School children who have undertaken Bikeability cycle training use their bicycles more frequently than untrained children of the same age. That's the conclusion of a new study, commissioned by Cambridgeshire County Council. Based on a survey of 224 children in four Cambridge primary schools, the study shows the difference cycle training can make.
Bikeability training leads to an uplift of 12.6 percent in the amount of children who cycle to school. Training also leads to an 11 percent increase in the amount of cycling children do with their families away from school.
Almost one million children have been Bikeability trained since the national scheme was launched in 2006.
The new study was produced by Outspoken Cycle Training, which delivers Bikeability for Cambridgeshire County Council. This year Outspoken has trained 3874 children in years 5 and 6 in 163 of the county’s schools. Bikeability-trained children are less likely to ride on pavements, finds the study and more likely to be confident cycling on the road.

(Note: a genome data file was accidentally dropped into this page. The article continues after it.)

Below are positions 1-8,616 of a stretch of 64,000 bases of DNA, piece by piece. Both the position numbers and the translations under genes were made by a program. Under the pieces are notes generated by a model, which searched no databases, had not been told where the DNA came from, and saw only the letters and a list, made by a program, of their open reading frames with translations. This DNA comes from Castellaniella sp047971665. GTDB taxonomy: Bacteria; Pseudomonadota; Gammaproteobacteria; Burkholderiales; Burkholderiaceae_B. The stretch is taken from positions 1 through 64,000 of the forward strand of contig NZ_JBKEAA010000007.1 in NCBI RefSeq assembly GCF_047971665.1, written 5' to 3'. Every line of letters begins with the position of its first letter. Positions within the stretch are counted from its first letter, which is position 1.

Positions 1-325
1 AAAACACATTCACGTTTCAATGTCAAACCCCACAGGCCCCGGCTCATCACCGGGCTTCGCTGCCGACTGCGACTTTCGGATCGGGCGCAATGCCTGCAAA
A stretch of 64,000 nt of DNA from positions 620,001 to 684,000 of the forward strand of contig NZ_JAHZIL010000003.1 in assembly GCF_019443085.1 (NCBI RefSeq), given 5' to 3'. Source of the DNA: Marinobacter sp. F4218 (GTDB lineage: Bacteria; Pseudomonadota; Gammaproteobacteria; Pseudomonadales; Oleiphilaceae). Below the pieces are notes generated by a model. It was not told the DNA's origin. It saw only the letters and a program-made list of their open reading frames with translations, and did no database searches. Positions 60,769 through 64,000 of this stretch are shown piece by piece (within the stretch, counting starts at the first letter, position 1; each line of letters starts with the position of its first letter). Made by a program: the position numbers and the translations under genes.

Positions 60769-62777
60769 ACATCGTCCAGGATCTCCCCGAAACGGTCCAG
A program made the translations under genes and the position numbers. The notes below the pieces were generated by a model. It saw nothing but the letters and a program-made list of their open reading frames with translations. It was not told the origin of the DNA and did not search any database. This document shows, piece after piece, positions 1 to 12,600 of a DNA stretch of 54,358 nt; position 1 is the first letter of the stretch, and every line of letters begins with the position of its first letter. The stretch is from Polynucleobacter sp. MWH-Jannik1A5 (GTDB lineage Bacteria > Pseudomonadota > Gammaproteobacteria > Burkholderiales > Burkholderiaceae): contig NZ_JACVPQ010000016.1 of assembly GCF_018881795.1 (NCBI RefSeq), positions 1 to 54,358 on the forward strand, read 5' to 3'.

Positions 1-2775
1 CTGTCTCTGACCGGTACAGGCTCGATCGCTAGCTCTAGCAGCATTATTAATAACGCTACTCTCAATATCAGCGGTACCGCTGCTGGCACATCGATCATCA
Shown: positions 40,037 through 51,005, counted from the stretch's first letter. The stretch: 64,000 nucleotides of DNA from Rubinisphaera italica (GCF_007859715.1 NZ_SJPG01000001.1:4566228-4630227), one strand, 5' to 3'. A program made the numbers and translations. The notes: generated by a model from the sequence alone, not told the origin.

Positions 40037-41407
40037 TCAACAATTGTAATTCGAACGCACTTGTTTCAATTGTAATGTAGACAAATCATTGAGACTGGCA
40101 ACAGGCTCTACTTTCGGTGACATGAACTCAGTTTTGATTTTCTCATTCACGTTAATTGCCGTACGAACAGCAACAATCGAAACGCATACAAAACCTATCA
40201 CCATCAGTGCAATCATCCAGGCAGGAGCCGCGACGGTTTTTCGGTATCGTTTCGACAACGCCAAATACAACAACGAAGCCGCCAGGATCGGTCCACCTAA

Michael Frearson, head of quality assurance at Outspoken, said: “It is remarkable that even in Cambridge, where cycling levels are already very high, that Bikeability-trained children are more likely to cycle frequently and confidently on the road than untrained children.”
Paul Robison, director of the Bikeability Support Team, responsible for the national roll out of cycle training, said:
“Most children want to ride their bikes but often their parents are understandably reluctant to let them, even though they know that cycling is good for health. Bikeability is designed to give children the skills and confidence to ride well and to give their parents reassurance.”
In England Bikeability is funded by the Department for Transport and Transport for London and is offered free to about 50 percent of primary school children, mostly in urban and suburban settings. Most training occurs during school time in years 5 and 6.